• Marías at Sampaguitas

Poetry by Leela Raj-Sankar

Updated: Aug 8

SECOND-GENERATION ANTI-LOVE LETTER


April brings a hundred-degree spring, so I read in the backyard; a book of

love poems you gave me for my birthday last year,

written during some rainless June I’m not old enough

to remember. I didn’t open it for months because

I don’t like looking gift horses in the mouth &

somehow I knew you’d say something I wouldn’t want to

hear, like inscribe sweetheart, don’t prolong your dry spell on

the inside cover. Like tell me I live in the

desert & so it’s stupid to say I need rain. Look, baby, you

told me not to sugarcoat, so in all honesty, I think the book is

awful. I think if I just said tumne khana khaya?

& brought you coffee in the mornings I’d be

more romantic than every one of those poems combined,

but okay, fine, I’ll be your rom-com lover. I’ll be

brown John Cusack with a boombox during the monsoons, wailing

my heart out beneath your second-floor bedroom. Look, baby, you

told me to be honest, so I’ll scratch out your note. I’ll write

LOVE DOESN’T EXIST! on the inside cover instead,

turn into a man so cynical that he writes about

a neverending drought instead of his lover’s hands. You say you’ll

name the sun for me & I think, in which language? In which

season? April turns my head fuzzy so

I tell you to lie in the grass with me. Inke va, my throat is so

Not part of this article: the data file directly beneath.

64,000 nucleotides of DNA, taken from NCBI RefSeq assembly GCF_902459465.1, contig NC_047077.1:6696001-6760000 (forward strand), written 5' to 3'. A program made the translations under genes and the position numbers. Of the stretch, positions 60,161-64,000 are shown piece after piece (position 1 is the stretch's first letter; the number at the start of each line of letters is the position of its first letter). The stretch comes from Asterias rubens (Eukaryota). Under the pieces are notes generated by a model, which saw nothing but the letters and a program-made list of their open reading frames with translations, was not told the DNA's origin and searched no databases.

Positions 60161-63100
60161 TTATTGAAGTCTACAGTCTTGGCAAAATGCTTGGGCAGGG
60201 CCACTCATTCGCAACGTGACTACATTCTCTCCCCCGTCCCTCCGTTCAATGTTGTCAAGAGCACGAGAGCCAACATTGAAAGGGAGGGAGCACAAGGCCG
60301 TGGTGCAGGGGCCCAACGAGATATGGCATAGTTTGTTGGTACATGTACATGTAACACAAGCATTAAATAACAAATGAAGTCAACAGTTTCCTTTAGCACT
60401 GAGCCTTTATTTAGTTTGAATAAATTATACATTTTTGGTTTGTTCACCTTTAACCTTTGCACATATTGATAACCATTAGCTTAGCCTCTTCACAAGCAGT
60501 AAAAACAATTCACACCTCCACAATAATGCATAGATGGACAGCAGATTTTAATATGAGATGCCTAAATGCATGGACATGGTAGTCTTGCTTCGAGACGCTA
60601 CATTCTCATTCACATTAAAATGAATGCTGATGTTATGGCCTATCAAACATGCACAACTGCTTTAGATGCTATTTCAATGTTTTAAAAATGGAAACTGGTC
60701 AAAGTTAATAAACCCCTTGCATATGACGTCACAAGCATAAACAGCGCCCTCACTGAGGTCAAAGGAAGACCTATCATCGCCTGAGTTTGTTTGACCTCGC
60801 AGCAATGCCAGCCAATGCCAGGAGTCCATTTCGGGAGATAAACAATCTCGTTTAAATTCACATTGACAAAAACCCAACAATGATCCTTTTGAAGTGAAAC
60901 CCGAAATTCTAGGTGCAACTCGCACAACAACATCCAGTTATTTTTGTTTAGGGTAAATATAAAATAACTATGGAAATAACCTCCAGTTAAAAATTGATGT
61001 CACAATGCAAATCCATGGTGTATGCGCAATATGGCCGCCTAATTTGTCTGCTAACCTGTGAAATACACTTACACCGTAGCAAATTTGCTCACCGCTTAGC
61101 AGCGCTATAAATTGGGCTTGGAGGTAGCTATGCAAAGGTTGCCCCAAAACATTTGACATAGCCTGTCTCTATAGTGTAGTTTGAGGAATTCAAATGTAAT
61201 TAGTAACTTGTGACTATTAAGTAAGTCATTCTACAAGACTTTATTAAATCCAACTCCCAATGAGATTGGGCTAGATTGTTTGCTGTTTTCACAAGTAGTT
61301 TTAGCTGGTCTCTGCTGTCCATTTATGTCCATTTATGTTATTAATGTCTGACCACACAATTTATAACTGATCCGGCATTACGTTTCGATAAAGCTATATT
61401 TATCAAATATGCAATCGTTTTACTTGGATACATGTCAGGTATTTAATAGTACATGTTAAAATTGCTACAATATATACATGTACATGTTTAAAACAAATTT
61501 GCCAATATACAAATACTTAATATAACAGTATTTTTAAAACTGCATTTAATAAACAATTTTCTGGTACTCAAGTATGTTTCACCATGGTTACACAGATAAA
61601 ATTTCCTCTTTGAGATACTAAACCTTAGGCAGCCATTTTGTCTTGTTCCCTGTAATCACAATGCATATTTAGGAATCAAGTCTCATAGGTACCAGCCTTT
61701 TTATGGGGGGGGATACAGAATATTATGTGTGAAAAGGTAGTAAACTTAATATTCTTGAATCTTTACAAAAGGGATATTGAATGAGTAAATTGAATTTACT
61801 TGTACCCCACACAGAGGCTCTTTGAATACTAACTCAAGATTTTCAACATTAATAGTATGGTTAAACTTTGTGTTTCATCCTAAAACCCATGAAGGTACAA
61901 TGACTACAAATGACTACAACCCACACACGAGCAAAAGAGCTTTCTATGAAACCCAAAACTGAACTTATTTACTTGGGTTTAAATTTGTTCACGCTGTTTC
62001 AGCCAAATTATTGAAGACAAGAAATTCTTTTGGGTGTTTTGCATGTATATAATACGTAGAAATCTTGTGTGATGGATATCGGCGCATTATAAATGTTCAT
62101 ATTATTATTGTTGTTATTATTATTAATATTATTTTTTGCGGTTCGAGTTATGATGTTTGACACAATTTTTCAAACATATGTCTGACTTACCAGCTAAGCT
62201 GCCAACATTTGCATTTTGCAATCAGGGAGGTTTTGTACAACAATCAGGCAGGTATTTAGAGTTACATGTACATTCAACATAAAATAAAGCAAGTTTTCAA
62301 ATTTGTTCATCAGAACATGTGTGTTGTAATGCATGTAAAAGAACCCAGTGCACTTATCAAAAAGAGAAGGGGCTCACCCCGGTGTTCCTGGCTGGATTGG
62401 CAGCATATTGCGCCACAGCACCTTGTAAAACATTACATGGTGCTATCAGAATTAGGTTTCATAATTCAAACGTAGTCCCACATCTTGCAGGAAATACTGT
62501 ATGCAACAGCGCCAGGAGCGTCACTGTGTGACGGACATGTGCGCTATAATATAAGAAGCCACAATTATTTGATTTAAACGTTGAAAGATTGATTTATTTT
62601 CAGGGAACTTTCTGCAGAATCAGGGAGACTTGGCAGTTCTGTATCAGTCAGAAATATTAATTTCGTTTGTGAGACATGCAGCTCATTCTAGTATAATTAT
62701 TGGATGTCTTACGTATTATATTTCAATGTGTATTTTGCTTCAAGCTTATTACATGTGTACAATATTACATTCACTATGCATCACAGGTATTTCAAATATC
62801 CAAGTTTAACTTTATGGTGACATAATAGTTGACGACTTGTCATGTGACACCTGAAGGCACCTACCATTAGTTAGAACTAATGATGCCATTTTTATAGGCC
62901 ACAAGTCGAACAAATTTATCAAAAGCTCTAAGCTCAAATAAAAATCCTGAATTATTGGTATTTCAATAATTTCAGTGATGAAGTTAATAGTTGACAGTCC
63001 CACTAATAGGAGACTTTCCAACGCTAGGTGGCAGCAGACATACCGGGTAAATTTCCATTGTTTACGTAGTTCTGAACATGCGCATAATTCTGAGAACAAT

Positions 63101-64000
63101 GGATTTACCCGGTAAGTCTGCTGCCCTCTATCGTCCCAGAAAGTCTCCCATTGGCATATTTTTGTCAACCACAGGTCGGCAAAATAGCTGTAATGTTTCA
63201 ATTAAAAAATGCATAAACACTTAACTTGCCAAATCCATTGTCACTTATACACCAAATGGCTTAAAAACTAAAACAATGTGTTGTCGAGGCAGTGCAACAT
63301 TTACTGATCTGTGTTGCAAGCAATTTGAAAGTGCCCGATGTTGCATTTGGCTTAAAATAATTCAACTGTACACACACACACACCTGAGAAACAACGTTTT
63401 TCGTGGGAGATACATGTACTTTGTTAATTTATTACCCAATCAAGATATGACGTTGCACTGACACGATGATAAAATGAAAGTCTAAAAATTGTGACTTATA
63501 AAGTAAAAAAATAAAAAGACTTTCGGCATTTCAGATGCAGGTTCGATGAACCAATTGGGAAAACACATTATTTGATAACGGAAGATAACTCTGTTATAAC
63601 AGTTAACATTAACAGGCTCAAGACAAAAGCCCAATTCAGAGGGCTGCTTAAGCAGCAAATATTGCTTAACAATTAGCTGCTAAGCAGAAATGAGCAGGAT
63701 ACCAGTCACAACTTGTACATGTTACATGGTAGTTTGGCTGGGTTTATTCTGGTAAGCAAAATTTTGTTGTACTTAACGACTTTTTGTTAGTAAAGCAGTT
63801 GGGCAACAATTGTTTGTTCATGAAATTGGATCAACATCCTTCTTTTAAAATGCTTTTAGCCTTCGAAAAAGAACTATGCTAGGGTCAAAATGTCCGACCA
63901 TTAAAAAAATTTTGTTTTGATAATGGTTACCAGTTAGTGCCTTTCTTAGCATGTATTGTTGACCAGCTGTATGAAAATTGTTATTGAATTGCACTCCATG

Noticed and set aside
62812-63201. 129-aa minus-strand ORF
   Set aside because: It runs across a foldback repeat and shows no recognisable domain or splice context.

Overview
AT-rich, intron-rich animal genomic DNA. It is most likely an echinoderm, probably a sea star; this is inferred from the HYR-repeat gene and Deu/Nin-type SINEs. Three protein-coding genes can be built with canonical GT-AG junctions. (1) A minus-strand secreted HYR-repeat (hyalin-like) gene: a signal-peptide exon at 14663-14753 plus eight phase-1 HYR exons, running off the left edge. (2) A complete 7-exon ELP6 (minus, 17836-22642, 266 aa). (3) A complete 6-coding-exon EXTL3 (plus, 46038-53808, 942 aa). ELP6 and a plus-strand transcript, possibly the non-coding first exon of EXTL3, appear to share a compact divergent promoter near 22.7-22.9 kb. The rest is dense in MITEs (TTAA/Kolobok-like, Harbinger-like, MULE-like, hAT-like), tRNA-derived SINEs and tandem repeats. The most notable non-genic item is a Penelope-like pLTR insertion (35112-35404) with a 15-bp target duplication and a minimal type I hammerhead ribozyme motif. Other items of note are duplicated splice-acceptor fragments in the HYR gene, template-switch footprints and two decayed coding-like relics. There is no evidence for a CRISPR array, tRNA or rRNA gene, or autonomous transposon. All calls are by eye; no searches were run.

dry. What I am trying to say is I love you but

I can’t call you meri jaan. What I am trying to say is that

you should open your windows so you can hear me singing from

ten miles away. What I am trying to say is that

you should drive back down when the storm ends so we can eat

gulab jamun together & try again & try again & try again. What I am trying to say is that

the Tamil word for rain is mazhae & I know I live in the desert but

I need you to repeat it back to me over & over & over. Say absolution. Say starvation.

Say you’ll be the water to my endless thirst, that this time you’ll

play Meg Ryan & we can kiss all weekend even though

we’re both drenched in sweat. Compliment the damp hair on the back of my

neck. My soaked bra, soaked shirt, my thighs sticking to

the deck chair. The way you’re rooted in only one hemisphere: my love.

Meri piya. En kadhale. What I am trying to say is

come back to me when the asphalt season ends. What I am trying to say is

I need you to learn to pronounce my name.




Leela Raj-Sankar (she/her) is an Indian-American high

school freshman from Phoenix, Arizona. Their work has appeared in

Stone of Madness Press, Ex/Post Magazine, and Ghost Heart Lit, among

others. In his spare time, he enjoys drinking far too much iced coffee

and watching bad movies. “Second-Generation Anti-Love Letter” was

edited by August Bronze.

113 views0 comments

Recent Posts

See All